Baltimore photographer Connie Imboden's work is shown in Paris and New York

November 29, 1992|By Louise Sheldon | Louise Sheldon,Contributing Writer

PARIS -- Not far from where unruly mobs once stormed the Bastille, the photographs of a Baltimore artist are presenting to "the city of light" a new vision of photography.

At the Galerie Suzel Berna in an old quarter newly revived with the arrival of Paris' second opera house, Baltimorean Connie Imboden is holding her first exhibition in France. Simultaneously, a two-man show including her photographs has opened in New York at the Witkin Gallery, and her book, "Out of Darkness," has come off the presses in Switzerland.

In the Paris show, Ms. Imboden limits her photographic milieu to water. It becomes a liberating medium that soothes, embraces and lends buoyancy to the human body. In these spare black-and-white silver gelatin prints, her female figures float or hover below the surface, luxuriating in an ethereal other world where elongated limbs resemble floating reeds, and the double images of reflected faces, suggesting the multiple viewpoints of Picasso portraits, give hints of the communication between the conscious and the unconscious.

These photographs seem to transmit the actual experience of floating. As immersion in water lulls our minds into sensual incoherence, so in these pictures reality toys with irreality.

Connie Imboden's photographs are not of individuals, or even of whole bodies. She concentrates on heads, legs, arms or torsos photographed above, below and through the water. Her images are timeless. They speak of the universality of the female figure as known to us through history, mythology and literature. The body of a woman rises through the water with all the solidity and dynamism of the Winged Victory of Samothrace; a face emerging in an aureole of pure light, in which strands of hair form a tiara, suggests a presence as powerful as that of England's Elizabeth I. A thigh massively distorted by the watery lens calls to mind the contrapposto, the asymmetrical attitude of Green and Renaissance sculpture.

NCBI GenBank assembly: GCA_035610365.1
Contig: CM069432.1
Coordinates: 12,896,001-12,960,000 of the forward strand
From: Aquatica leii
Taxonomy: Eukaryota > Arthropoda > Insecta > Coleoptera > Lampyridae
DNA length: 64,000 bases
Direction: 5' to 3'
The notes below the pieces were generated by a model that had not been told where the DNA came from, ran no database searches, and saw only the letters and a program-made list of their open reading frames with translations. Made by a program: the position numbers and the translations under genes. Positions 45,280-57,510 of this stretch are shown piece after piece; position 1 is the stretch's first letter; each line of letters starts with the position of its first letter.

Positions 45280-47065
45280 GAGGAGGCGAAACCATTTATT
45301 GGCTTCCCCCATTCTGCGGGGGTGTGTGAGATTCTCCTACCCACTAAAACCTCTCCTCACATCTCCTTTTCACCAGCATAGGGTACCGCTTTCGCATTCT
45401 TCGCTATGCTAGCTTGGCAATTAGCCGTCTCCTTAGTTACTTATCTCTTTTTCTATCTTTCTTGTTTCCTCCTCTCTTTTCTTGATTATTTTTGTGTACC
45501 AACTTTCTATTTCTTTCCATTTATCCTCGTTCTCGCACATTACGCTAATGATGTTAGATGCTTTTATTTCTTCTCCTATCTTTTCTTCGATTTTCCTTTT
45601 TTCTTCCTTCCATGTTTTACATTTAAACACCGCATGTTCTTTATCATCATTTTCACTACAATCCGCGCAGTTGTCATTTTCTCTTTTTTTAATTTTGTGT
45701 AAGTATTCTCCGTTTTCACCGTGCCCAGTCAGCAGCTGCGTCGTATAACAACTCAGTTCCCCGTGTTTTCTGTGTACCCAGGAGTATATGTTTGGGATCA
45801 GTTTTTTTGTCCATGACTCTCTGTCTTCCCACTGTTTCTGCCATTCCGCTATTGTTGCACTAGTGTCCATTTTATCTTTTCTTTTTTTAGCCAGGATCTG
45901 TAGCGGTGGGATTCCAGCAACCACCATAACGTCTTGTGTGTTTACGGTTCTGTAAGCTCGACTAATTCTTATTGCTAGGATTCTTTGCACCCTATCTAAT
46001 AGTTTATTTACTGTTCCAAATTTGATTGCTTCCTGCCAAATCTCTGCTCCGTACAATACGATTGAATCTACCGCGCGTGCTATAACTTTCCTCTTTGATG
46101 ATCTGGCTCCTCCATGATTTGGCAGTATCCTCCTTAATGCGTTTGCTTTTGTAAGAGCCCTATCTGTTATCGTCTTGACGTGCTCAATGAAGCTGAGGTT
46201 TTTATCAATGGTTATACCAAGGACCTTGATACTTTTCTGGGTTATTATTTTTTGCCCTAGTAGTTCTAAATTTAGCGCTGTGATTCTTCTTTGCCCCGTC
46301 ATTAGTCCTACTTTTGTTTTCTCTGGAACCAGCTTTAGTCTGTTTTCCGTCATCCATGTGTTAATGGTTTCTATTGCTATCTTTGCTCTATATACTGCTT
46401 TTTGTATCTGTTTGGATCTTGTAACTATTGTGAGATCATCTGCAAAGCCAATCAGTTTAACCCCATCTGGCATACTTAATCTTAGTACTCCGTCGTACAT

Though Ms. Imboden is a conjurer of magic, technology does not play a major role in her art. Her sleight of hand involves no super TC cameras with computer chips and digital read-outs. She uses a 30-year-old Rollei for normal shooting and a Japanese Nikonos under water. Ms. Imboden's methods involve patient % 5/8 experimentation, lengthy trial and retrial with indefatigable models. The things that happen in her photographs are occasionally the result of unintended accidents.

She discovered that brilliant sunlight created neon-like halos in irregular patterns of the water that lapped about an emerging head. The halos suggest waves of energy emanating from the brain. It is this accidental connection with the intangible and the spiritual that make Ms. Imboden's work unique.